It’s that time of year – when charitable donations are doled out for the tax year and fundraisers are hitting Facebook. But how many of you remember the journalists and newsrooms you work with each year? Oh sure, the doughnut, cookie or pizza pile is always welcome in a newsroom stretched thin around the holidays. And the free food is almost always mentioned in social media tags. But it may be somewhat complicated for a journalist to accept well-intended holiday goodies from a public relations colleague.
A few thoughts (and tips) on recognizing media during the holidays:1)
Remember that most newsrooms do have ethics policies and many/most may prohibit gifts of any kind at any time. Some ethics policies are posted online. But many smaller newsrooms without a heavy corporate brand hand may not be all that transparent. If you know those in your newsrooms well enough, it may be better to opt for a group gift like a local food treat from your company/client.2)
If you want to personalize a small gift, sometimes the gesture and intent matter more than the physical item. You know well enough your local journalists are always working to deliver the news to their local communities – and carrying out a watchdog role. You may be better served to write a short note thanking them for what they do. #WordsMatter3)
Buy them lunch. Many journalists will accept a meal offer – as long as they can reciprocate. I buy this lunch; you buy the next one. Generally, it’s been a long-standing policy that what you can eat/drink at an event you’re covering is OK. Some newsrooms peg a value of $25 or less. Don’t be overly sensitive to a decline if the ticket is split.4)
We all know you can’t wield influence with cookies or taco lunches. You’re not buying a journalist’s favor by doing what most business folks do on a daily basis. But don’t shower journalists with freebies. It’s awkward, so it’s best not to place you or your client in that kind of position.5)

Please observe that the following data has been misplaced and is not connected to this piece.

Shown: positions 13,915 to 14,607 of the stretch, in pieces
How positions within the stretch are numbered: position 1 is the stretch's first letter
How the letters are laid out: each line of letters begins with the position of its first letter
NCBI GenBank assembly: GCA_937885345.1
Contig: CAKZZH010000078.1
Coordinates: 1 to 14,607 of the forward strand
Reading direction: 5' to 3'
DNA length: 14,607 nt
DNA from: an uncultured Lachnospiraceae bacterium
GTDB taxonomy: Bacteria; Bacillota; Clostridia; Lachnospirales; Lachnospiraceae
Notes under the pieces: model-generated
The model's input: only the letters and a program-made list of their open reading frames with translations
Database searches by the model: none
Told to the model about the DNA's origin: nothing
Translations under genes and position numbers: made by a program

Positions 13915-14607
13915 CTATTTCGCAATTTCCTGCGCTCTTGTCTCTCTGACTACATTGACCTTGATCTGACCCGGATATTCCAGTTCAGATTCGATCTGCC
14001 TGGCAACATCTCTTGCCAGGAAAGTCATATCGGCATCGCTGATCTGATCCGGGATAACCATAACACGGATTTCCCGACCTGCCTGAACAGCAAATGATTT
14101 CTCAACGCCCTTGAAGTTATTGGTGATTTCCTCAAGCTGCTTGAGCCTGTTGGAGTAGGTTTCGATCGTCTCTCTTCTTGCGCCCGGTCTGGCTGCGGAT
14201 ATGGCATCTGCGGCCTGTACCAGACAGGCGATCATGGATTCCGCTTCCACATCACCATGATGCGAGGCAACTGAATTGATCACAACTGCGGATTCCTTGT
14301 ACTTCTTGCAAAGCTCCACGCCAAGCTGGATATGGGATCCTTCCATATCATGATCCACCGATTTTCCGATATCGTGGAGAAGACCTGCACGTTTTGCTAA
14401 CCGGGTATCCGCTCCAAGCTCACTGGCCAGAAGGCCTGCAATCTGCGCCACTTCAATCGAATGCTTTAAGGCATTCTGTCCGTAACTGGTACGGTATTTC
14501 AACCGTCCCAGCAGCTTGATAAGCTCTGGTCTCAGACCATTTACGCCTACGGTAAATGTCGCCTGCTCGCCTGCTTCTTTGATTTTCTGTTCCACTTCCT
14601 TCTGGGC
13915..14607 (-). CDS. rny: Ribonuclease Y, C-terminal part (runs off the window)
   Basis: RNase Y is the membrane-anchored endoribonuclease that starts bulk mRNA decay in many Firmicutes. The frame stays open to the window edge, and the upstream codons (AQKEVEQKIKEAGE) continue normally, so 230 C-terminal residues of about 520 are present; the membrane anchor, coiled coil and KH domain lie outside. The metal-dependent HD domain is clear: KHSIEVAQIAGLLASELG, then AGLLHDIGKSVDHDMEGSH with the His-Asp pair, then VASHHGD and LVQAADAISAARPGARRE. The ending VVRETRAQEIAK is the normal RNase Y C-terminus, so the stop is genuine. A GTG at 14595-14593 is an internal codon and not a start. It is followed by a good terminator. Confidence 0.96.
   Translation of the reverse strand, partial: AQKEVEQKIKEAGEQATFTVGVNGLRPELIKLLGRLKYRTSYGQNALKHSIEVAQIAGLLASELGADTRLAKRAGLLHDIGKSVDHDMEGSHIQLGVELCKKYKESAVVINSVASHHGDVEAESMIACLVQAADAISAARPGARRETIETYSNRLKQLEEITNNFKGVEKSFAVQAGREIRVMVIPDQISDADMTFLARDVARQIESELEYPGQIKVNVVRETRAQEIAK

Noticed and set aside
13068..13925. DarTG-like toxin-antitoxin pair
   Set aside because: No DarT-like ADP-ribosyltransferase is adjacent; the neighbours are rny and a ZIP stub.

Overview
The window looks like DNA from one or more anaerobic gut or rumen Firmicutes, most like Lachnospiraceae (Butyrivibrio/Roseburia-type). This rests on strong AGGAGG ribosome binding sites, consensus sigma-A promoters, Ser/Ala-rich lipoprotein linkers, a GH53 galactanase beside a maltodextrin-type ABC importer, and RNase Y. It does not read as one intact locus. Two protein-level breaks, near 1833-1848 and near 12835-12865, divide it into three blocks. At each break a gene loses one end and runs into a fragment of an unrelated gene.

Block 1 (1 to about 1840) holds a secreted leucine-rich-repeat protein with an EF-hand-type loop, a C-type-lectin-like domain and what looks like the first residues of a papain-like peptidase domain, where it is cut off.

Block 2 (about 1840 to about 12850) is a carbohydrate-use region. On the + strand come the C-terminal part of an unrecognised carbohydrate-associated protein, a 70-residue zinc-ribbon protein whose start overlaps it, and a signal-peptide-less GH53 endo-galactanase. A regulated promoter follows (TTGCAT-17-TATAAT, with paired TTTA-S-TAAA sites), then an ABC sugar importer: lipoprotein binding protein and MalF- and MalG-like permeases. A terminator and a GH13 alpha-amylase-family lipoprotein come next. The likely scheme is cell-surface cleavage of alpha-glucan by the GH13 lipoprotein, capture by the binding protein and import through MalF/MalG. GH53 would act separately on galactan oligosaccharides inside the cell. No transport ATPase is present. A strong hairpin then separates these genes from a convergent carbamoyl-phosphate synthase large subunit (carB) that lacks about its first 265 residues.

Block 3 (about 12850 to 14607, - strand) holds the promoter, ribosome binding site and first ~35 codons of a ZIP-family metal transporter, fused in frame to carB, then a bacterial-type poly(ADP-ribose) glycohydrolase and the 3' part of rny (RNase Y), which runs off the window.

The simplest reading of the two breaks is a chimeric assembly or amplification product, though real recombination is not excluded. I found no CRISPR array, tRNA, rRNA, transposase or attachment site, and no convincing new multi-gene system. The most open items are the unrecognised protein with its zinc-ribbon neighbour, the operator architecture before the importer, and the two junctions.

If a journalist asks for a freebie (and we’ve all been there), discuss with your client and make sure they understand three things: 1) whether you have an established relationship with the journalist; 2) whether the gift is OK by newsroom standards; and 3) explain that you absolutely do not expect coverage in exchange for, say, a free ticket so they can take their kids to a local event you’re planning.
The PRSA Code of Ethics
does not expressly forbid gifts to journalists, but it does stress transparency, as most newsrooms do. You should always reveal the sponsors for causes and interests represented, and when working with paid influencers, expect that they will adhere to disclosure of their paid relationship with you. #ad #brandambassador
The code of ethics for the Society of Professional Journalists states: Refuse gifts, favors, fees, free travel and special treatment, and avoid political and other outside activities that may compromise integrity or impartiality, or may damage credibility.
The American Society of Newspaper Editors posts a good compilation of ethics policies
for individual newspapers and we know some larger chains, like Gannett
, says “no goodies” as a recommended practice.
Every reporter decides what that compromise may mean, but you’d be hard-pressed to find a newsroom turning away a box of cookies. Just look at the tweets on the topic!
Now, if you are looking for some fun and small gifts for your journalist friends that can be accepted in the spirit in which they are intended (or perhaps to donate to a newsroom fundraiser for free press issues), here are a few items under $25.Earrings for your broadcaster friends – mic and cameraLiterary insults chart with zingers from well-known authorsJournalist t-shirt – optimist, pessimist, journalistEmbrace your narrative keychainJournalist definition printFree speech – Kurt Vonnegut quote
And if a tchotchke doesn’t work for you, you can also donate to a free press cause, such as making a donation to the Society of Professional Journalists.